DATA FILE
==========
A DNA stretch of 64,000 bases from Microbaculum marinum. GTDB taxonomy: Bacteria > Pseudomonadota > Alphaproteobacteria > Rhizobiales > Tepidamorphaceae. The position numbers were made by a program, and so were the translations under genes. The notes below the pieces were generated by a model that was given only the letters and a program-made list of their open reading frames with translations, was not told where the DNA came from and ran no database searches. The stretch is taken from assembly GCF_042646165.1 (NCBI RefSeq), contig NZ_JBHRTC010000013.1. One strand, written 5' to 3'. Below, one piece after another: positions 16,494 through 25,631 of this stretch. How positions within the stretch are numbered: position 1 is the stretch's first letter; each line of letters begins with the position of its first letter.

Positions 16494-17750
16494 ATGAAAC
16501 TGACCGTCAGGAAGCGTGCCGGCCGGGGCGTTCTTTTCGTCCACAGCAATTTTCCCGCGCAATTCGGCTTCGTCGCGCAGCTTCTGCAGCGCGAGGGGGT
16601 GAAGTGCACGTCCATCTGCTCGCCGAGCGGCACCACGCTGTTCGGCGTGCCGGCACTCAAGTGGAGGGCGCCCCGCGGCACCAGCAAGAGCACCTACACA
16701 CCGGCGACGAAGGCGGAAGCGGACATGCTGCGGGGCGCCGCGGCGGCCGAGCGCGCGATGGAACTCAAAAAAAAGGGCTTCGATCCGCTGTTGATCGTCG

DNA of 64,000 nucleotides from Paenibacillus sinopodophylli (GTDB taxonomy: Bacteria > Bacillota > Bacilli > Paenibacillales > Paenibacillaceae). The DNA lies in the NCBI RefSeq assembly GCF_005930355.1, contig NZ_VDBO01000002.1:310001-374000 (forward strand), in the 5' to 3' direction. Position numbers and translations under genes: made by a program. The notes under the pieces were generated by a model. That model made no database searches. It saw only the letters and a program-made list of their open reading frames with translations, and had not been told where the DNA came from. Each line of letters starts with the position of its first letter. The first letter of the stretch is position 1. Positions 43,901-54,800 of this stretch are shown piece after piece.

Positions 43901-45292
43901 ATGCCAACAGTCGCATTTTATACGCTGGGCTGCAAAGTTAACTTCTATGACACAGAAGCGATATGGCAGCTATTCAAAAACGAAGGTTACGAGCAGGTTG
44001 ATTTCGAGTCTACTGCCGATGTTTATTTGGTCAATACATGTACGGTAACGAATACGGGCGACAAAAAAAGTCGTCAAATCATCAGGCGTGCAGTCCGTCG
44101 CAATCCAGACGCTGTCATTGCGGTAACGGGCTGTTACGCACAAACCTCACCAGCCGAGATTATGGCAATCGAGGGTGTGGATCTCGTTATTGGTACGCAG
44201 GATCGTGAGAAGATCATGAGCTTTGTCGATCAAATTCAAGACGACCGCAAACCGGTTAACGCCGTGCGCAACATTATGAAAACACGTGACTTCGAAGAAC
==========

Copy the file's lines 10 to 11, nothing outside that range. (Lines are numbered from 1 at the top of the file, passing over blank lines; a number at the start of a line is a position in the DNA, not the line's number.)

44001 ATTTCGAGTCTACTGCCGATGTTTATTTGGTCAATACATGTACGGTAACGAATACGGGCGACAAAAAAAGTCGTCAAATCATCAGGCGTGCAGTCCGTCG
44101 CAATCCAGACGCTGTCATTGCGGTAACGGGCTGTTACGCACAAACCTCACCAGCCGAGATTATGGCAATCGAGGGTGTGGATCTCGTTATTGGTACGCAG